The Norwegian involvement did not produce lasting results in Afghanistan, but it did foster goodwill with the United States and other allies. But the negative international ripple effects are serious, including an erosion of the commitment to peaceful conflict resolution, as well as an undermining of international norms and rules.
The Norwegian journalist Anders Sømme Hammer has released a series of video documentaries about Faryab Province in Afghanistan (*) The videos make painful viewing. Faryab was ‘Little Norway’: the area where Norway took primary responsibility for security in the crucial years from 2005 until 2012.
In the documentaries, we encounter a province where the Taliban are now in a stronger position than ever. A province where the government and the regular military forces are completely dependent on local militias to maintain control over the provincial capital and the main traffic arteries. Where these militias systematically violate international law, as when driving around with dead Taliban fighters tied to the bonnets of their vehicles, before displaying the corpses prominently at traffic roundabouts (**). This is far from the shining example that Norway wanted Faryab to become.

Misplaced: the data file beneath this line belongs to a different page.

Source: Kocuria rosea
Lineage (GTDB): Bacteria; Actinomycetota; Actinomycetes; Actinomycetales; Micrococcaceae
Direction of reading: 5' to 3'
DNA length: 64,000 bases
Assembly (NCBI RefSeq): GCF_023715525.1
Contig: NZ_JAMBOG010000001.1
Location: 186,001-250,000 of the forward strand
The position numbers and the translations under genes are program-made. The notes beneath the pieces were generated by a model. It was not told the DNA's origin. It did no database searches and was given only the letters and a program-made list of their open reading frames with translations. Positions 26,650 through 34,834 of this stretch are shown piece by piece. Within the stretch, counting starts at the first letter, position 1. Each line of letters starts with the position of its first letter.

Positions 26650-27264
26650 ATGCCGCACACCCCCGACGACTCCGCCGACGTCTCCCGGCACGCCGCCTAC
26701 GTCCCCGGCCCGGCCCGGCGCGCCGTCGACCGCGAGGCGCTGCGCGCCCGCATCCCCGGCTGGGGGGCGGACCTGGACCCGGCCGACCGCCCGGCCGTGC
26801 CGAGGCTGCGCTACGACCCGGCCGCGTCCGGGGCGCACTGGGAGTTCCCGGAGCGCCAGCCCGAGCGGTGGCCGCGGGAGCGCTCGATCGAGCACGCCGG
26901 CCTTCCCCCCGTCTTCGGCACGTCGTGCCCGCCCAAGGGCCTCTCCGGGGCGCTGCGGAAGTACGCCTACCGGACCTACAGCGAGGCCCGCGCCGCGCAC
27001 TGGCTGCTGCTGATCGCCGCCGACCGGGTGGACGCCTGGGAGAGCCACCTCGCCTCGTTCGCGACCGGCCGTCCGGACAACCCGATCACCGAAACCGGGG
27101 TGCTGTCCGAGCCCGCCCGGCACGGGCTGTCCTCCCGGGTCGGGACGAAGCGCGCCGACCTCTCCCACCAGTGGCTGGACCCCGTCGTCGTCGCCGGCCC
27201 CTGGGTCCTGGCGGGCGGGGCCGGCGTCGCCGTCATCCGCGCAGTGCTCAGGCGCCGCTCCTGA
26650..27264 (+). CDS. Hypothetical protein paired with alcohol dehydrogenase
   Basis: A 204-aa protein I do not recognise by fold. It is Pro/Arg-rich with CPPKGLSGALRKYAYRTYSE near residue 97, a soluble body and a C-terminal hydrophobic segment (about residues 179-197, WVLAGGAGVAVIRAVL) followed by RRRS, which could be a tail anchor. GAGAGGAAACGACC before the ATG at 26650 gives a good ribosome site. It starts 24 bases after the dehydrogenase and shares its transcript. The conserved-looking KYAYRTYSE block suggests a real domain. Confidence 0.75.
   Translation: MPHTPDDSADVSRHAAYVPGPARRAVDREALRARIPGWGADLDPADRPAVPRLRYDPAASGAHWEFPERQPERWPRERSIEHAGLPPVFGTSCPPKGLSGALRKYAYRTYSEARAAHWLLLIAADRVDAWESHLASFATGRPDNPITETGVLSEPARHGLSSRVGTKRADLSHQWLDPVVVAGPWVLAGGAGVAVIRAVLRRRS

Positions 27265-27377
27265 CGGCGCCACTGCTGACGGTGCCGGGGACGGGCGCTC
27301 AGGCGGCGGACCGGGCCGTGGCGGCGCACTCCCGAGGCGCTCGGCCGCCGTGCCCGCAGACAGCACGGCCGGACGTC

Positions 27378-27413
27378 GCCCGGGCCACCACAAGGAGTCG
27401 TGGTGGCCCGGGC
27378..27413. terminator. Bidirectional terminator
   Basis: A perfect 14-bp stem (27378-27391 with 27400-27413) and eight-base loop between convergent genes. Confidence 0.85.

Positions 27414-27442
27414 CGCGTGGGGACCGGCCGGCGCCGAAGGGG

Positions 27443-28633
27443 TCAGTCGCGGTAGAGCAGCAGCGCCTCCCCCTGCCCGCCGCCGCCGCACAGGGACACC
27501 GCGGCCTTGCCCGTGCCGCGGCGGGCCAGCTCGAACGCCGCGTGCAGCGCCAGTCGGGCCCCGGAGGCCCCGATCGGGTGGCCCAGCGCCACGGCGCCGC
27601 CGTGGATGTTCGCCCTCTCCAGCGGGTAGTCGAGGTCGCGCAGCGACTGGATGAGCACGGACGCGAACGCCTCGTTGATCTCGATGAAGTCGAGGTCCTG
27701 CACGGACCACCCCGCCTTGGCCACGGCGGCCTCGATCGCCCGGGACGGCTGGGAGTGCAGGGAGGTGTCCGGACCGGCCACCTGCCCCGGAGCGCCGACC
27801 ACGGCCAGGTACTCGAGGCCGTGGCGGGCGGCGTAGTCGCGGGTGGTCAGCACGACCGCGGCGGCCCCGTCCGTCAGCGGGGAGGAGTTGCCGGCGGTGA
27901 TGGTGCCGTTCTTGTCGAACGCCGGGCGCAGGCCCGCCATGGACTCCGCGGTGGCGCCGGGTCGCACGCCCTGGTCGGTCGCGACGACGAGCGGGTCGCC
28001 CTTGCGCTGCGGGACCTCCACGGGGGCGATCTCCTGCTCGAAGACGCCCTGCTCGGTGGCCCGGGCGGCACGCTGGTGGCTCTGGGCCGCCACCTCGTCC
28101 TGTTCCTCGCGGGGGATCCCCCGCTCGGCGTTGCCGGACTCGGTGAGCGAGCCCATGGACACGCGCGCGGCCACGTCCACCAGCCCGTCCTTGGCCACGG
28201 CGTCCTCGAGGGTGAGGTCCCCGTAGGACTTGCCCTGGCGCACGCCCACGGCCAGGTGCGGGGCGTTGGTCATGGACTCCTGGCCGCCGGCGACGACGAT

Norway took on the responsibility for Faryab for several reasons. Norwegian forces had been stationed in the province since as early as 2004, when they formed part of a British-led stabilization force. The following year, when the British wanted to move on to southern Afghanistan, Norway agreed to take the lead in Faryab. For Norway, taking over from the British, who had focused on conflict management rather than on military confrontation, was an attractive prospect. Being subordinate to the Germans, who were in charge of the region, was equally so. Not the least, Faryab appeared calm and manageable, in contrast to the restless south of the country. But there were enormous tensions under the surface, with an ethnic patchwork, the legacy of the period before 2001 when the Taliban stood strong, as well as lucrative drug-trafficking routes.